In this work, recombinant Pichia pastoris GS115-lccA was cultured and expressed with the highest laccase activity of 2357 U/L with ABTS (2, 2′-nazinobis-(3-ethylbenzthiazoline-6-sulphonate)) as reacting substrate. To achieve the higher laccase activity, multiple key factors were screened (using a Plackett-Burman design of experiments methodology) related to the fermentation conditions for producing GS115-lccA. Subsequently, a Box-Behnken response surface methodology was employed for further optimization. The optimum fermentation conditions of the fermentation were obtained as follows: 0.603% methanol added into the culture every 24 h, medium optimal initial pH 7.1, and liquid medium volume of 20.4% provided the highest enzyme activity of 5235 U/L. The decolorization experiments of dyes (Reactive Blue KN-R and Acid Red 35) were carried with the laccase cultured by recombinant P. pastoris GS115-lccA. This purified enzyme showed excellent decolorization capacity. After 24 h, the decolorization of Reactive Blue KN-R with 100 mg/L at 50 °C, pH 4.5 using 20 mM acetate buffer with 2 U/mL purified enzyme was 91.33%, and for Acid Red 35, the decolorization was 78.96%. All results suggested that this laccase may be suitable for the wastewater treatment of similar azo and anthraquinone dyes from the deinking and dyeing industries.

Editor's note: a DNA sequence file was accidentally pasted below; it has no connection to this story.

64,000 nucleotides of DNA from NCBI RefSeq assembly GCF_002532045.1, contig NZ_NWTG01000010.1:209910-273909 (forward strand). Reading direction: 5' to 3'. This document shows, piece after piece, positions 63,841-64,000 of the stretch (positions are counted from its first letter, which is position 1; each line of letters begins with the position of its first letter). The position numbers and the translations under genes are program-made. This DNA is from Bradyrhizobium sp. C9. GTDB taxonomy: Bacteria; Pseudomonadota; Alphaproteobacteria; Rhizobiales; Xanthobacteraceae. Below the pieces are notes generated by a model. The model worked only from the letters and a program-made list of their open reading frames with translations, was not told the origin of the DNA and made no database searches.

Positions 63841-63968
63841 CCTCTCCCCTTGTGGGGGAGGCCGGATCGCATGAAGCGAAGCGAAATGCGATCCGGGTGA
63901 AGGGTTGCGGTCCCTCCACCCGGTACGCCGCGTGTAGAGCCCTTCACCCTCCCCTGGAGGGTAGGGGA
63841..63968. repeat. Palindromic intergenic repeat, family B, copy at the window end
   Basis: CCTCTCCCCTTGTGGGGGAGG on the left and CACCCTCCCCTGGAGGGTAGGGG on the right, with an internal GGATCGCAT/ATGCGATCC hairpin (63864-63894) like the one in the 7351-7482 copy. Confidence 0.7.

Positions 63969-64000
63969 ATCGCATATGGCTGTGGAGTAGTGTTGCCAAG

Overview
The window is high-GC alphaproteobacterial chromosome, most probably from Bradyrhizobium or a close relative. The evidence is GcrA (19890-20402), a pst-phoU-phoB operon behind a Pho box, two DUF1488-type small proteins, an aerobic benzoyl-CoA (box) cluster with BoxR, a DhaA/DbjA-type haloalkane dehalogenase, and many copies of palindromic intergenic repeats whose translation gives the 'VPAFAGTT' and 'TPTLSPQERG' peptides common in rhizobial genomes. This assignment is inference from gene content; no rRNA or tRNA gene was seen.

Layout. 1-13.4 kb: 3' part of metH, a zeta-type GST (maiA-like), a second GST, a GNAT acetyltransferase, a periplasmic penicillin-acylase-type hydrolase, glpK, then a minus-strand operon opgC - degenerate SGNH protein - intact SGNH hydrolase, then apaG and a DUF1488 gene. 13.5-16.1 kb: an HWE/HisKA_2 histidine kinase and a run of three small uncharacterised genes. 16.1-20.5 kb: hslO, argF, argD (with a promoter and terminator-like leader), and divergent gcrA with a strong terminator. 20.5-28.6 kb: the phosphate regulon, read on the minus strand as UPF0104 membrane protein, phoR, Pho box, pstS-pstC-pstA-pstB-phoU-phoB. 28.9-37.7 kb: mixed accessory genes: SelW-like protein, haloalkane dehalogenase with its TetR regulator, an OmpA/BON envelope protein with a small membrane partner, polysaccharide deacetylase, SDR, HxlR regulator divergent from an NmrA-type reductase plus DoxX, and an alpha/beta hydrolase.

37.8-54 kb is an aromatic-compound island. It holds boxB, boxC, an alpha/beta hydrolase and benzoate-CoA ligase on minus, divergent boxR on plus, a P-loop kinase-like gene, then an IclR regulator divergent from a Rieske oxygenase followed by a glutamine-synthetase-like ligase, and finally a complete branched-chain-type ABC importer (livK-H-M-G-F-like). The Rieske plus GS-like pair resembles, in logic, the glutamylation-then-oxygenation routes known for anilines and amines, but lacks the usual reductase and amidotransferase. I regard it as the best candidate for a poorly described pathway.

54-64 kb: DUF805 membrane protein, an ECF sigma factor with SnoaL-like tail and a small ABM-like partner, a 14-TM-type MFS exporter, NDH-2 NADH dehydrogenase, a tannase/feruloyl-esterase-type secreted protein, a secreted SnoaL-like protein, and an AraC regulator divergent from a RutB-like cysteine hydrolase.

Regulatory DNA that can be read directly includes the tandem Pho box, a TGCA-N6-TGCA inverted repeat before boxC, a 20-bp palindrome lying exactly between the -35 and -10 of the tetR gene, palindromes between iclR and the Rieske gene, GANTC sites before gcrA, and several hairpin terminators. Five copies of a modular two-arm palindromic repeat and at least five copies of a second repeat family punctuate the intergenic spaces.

Keywords: Laccase; Response surface methodology; Dye decolorization; Reactive Blue KN-R; Acid Red 35
Contact information: a: College of Chemical Engineering, Nanjing Forestry University, Nanjing 210037, China; b: Jiangsu Key Lab of Biomass-based Green Fuels and Chemicals, Jiangsu, 210037, China;
* Corresponding author: email@example.com